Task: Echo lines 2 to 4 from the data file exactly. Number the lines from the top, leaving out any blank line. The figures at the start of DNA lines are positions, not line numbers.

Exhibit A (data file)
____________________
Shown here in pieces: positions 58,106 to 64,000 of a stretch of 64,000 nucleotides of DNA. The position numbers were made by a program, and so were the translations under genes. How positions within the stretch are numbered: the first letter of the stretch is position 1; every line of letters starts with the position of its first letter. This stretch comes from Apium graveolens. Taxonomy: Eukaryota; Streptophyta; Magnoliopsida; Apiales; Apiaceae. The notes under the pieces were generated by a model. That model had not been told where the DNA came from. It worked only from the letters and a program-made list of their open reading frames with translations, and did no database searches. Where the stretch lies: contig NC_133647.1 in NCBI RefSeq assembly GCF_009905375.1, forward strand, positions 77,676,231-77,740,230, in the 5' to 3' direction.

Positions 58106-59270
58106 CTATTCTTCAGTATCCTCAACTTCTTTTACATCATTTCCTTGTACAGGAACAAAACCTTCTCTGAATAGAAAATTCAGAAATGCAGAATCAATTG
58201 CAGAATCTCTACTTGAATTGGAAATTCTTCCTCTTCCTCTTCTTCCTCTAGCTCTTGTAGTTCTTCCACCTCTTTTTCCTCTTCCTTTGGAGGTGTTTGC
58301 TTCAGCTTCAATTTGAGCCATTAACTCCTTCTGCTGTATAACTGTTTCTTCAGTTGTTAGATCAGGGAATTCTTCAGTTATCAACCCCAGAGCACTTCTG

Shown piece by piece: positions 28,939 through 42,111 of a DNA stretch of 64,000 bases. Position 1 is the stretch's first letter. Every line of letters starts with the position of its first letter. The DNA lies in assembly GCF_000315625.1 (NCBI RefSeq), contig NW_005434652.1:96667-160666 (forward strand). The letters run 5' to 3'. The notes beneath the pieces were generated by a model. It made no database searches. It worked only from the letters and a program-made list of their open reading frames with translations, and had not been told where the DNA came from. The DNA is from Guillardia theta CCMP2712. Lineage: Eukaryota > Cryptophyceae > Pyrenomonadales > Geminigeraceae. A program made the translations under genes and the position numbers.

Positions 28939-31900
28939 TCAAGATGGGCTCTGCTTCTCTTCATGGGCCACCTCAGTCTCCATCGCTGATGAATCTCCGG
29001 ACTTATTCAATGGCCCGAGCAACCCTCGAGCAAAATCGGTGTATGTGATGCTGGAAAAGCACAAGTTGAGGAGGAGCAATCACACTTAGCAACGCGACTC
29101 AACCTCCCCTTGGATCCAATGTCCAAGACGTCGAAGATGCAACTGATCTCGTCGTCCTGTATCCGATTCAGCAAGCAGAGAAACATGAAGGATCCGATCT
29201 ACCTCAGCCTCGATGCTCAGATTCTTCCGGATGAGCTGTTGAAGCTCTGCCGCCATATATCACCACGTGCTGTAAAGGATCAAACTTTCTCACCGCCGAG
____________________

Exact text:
Positions 58106-59270
58106 CTATTCTTCAGTATCCTCAACTTCTTTTACATCATTTCCTTGTACAGGAACAAAACCTTCTCTGAATAGAAAATTCAGAAATGCAGAATCAATTG
58201 CAGAATCTCTACTTGAATTGGAAATTCTTCCTCTTCCTCTTCTTCCTCTAGCTCTTGTAGTTCTTCCACCTCTTTTTCCTCTTCCTTTGGAGGTGTTTGC